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Advice please- school suggest my son has Asperger's

Discussion in 'Primary' started by ashlioct, Apr 4, 2011.

  1. ashlioct

    ashlioct New commenter

    Please excuse the double post, I have also posted this in SEN. I'm not sure what's the best place to get some advice.
    My 6 year old son has attended the same school since nursery and in that time each teacher he has had has made a pseudo-diagnosis of an autistic spectrum disorder based on (what I believe to be) very tenuous evidence. My son is a bright, articulate and loving child who has does not have a problem with social interactions. He is not the most popular child in the class but he has many friends and does not particularly spend time on his own. He does have some attachment to routines and can become upset when plans have been changed. He has passionate interests, but these are not obsessive as he enjoys a wide range of activities and is interested in many topics. He is a rather grown-up child for his age and can take things quite seriously, but he is definately not without a sense of humour or the ability to be lighthearted. He can become anxious about odd things, at the moment for example he becomes distressed at school if he is last in the line.They apparently have noticed other symptoms over the 3 years that we have never seen, for example at the age of 3 his nursery teacher believed he had a problem making eye contact with adults. He is a very intelligent child (level 3 reader in year 1). We do not have any problems with him at home, nor does his childminder of 4 years. I myself am a primary school teacher and have taught children with ASD and with Asperger's and my son does not come close to the complex needs exhibited by these children,
    Each teacher has repeated the same speech to me in successive parents evenings, basically that he possibly has an ASD, that his symptoms aren't serious enough to warrant them suggesting an assessment, that it's something we should keep an eye on. We have various medical links in the family, including a consultant psychiatrist, and have discussed this matter with them at length. None of them are of the opinion that our child has an ASD. We have explained this to each teacher he has had and have previously discussed it with the head. We are incredibly reluctant to put our child through an official assessment, he is very perceptive and would figure out what is going on- I believe this would be emotionally damaging to him. As he is what they describe as 'high fucntioning', we have been told that no extra support would be made available even if a diagnosis was made.
     
  2. ashlioct

    ashlioct New commenter

    My partner and I obviously find their insistence on pathologising our child very distressing. I feel that my child is being inexpertly pigeon-holed and not treated as an individual. I do not believe that character quirks constitute an ASD and I think that he could be much better helped with his anxiety issues without the unhelpful assumption that they are caused by some disorder. My partner and I would like the school to stop alluding to medical diagnoses that they are not qualified to make. I would be grateful if anyone could cast an objective eye over the matter and give me their opinion.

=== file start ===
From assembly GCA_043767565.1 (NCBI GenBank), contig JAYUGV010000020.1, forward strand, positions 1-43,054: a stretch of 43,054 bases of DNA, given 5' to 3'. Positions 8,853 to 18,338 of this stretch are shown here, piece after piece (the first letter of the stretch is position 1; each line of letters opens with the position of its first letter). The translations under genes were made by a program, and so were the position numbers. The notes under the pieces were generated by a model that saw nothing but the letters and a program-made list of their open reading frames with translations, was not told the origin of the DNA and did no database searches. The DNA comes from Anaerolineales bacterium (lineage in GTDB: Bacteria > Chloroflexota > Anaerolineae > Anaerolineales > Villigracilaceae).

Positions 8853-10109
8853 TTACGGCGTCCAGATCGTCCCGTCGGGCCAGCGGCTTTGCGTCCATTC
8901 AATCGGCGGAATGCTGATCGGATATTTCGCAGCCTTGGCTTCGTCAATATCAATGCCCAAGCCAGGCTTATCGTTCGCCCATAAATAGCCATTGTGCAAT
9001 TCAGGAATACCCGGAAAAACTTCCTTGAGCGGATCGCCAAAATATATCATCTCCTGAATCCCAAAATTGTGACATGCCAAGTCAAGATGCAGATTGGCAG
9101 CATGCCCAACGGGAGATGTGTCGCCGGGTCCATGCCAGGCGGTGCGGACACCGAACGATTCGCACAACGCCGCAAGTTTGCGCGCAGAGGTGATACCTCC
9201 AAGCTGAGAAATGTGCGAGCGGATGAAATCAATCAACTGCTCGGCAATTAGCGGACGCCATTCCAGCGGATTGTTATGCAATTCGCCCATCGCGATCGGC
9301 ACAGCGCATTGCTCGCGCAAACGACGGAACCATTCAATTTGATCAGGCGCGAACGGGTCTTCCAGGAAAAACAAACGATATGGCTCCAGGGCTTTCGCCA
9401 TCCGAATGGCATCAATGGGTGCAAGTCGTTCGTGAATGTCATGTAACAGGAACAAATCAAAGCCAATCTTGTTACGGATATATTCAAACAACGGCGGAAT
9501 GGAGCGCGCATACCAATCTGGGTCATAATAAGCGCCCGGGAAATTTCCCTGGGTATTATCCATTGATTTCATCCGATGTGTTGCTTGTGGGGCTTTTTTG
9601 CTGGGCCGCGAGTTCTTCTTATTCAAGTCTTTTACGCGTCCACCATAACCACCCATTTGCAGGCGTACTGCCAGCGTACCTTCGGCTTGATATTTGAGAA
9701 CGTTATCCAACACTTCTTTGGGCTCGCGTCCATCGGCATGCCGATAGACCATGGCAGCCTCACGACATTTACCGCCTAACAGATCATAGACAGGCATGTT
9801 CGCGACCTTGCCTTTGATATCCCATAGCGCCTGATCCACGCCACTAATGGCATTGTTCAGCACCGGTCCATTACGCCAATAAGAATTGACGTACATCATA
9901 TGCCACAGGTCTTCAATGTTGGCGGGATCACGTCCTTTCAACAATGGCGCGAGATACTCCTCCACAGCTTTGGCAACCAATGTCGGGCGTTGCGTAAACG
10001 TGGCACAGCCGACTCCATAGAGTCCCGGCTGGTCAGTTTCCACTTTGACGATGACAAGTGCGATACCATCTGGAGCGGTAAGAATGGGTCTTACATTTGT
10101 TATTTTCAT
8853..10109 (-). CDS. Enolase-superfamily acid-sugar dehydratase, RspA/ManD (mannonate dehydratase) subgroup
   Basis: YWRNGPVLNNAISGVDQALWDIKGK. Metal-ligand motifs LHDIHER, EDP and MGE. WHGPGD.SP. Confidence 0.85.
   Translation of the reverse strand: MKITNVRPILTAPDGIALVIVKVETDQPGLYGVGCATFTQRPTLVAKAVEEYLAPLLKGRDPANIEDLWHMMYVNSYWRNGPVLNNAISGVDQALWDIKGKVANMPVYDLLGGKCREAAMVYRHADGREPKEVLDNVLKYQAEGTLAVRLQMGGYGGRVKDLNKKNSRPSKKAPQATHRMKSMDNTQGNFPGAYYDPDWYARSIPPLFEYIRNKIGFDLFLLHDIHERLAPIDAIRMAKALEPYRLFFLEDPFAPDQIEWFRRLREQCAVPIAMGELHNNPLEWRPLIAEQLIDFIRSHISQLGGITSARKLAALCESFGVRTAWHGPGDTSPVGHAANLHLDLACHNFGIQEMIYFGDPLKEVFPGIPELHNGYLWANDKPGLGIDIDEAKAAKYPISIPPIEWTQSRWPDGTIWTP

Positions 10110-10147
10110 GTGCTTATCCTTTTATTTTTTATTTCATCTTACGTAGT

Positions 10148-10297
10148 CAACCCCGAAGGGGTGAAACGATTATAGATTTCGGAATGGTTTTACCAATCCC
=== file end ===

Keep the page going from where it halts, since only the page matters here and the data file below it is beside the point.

3. I'm confused - is school suggesting they put your son through an assessment or not? If they are suggesting that they keep an eye on the situation then I think they are doing exactly the right thing. What you must remember is that they will see him in completely different social situations that you ever can, because you will only ever see him when he has the security of family around him. If three successive teachers have raised the same concerns then, personally, I would be thankful that school were attentive to his needs.

     
  4. lilykitty

    lilykitty New commenter

    It's the teacher's job to discuss any concerns they have with you, to give you a balanced view of how your child is responding to the demands of the school environment. As a teacher, you know this. You also know that it is better to share concerns as they come up. You would not want to be meeting with a teacher for the first time and finding out that your son has had difficulties since nursery but no one had ever mentioned it because they weren't extreme enough to merit a referral.
    We all know that school is a very particular environment, and that some children absolutely love it, some find it perfectly manageable, some find it tricky but usually OK, some need additional help and for some children it is the wrong environment altogether. A teacher's job is to value the individual child for who they are, and where possible help them to develop some skills to make the tricky parts easier.
    Every year, I have had some children who fall into the 'tricky but usually OK' category. Sometimes the children are very shy, sometimes they struggle to work with others and to compromise, sometimes they are 'mini adults' and struggle to connect with their peers. I always talk to the parents about the difficulties the child is encountering, not because I can 'fix' them or because I expect the parents to 'fix' them but just to let the parents know what is going on. Hopefully, in time and with support the child will develop skills to help make primary school life easier. If the problems do become more serious it isn't going to come as a total shock to the parents.